Today, I avoid Meah Shearim and the other Jerusalem Haredi neighborhoods the way that Washingtonians avoid Anacostia and New Yorkers(*) know not to go to Harlem.And I'm not exaggerating when I say that this opinion of Harlem is so 1970. Harlem has been gentrifying for years. Its now home to smart restaurants, elegant brownstones, and the Offices of Former President Bill Clinton. No one, today, expects to be accosted by a mob of muggers on the streets of Harlem. White people no longer avoid Harlem; in fact many white people live in Harlem (the area hasn't had a black majority since 1998). "Harlem is a scary place" is a ghost of Christmas past that belongs with "women are given to hysterics" on the discredited and out-of-date idea pile.
How do I decide where I can and cannot go? Rule of thumb: if I feel that I would have to change my clothes first, put on something more concealing (like, say, a burka) I do not go. Suffice it to say that there are large swaths of Jerusalem that are now off limits. However sometimes, by accident or unavoidable circumstance, I find myself in one of the Haredi enclaves. There was the time I had to pick up something in Ramot and started to panic when I realized it was 1) a Haredi neighborhood and 2) I was not wearing Haredi attire. And there was the time last summer when I got lost while driving a friend to the Central Bus Station and found myself driving through Meah Shearim. At night. In a short-sleeved shirt. I am not exaggerating when I say that I was nearly in hysterics by the time we finally got the hell out of there.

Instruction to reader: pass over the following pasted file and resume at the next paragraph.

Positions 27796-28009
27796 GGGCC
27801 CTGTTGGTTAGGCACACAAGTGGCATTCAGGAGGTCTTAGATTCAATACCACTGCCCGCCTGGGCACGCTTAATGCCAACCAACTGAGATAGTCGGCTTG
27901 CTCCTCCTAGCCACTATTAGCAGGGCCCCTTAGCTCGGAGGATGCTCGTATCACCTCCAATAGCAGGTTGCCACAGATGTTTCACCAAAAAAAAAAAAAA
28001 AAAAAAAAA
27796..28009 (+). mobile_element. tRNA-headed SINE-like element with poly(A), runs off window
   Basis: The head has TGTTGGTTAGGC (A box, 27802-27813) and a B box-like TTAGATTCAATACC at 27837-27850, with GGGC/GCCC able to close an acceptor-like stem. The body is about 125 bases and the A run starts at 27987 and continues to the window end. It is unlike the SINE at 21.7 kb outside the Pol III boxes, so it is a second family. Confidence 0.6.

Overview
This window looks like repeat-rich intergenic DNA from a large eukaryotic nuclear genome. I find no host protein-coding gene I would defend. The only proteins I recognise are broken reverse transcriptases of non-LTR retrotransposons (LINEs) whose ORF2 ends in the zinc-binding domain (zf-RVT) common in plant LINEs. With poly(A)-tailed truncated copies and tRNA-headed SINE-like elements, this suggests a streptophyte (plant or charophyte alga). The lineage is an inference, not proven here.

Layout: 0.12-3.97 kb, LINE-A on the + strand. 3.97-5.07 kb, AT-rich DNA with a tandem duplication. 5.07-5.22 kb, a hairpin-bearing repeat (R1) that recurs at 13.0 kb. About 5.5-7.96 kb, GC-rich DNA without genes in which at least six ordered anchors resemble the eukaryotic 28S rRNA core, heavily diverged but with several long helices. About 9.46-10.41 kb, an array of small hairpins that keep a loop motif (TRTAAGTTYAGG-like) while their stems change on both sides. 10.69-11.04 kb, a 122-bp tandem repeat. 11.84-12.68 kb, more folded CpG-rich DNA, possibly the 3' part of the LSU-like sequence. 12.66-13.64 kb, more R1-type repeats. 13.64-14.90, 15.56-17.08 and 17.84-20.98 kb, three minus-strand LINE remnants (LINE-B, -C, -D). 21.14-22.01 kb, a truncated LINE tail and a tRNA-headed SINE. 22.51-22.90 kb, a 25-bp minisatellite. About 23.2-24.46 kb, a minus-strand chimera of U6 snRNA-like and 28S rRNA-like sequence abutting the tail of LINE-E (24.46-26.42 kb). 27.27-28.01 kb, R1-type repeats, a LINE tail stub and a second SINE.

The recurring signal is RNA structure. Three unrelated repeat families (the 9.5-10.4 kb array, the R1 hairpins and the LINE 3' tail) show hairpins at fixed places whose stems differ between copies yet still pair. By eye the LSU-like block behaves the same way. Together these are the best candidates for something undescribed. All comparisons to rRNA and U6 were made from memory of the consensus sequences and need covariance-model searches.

And even if we permit the exaggeration, I have problems with this line of argument.
According to the popular (racist) misconception, Harlem was a frightening neighborhood, with muggings in every alley, and the blood of assaulted white pedestrians on every corner. In her post, Gila suggests Mea Shearim is basically the same sort of a place, a place where women are attacked almost every day, a place women should be afraid to visit. Though, I follow the news from Jerusalem as closely as anyone I find this contention absurd. I know that a dangerous pathology is metastasizing in Haredi neighborhoods. I know that some streets are patrolled by religious goons who imagine its their God-given obligation to beat women, and I know that their rabbis and the Israeli government do far too little to stop it.
But Meah Shearim still isn't (imaginary, olden days) Harlem.
*I'm trying to ignore the implication that black New Yorkers aren't real New Yorkers
Search for more information about Harlem at 4torah.com.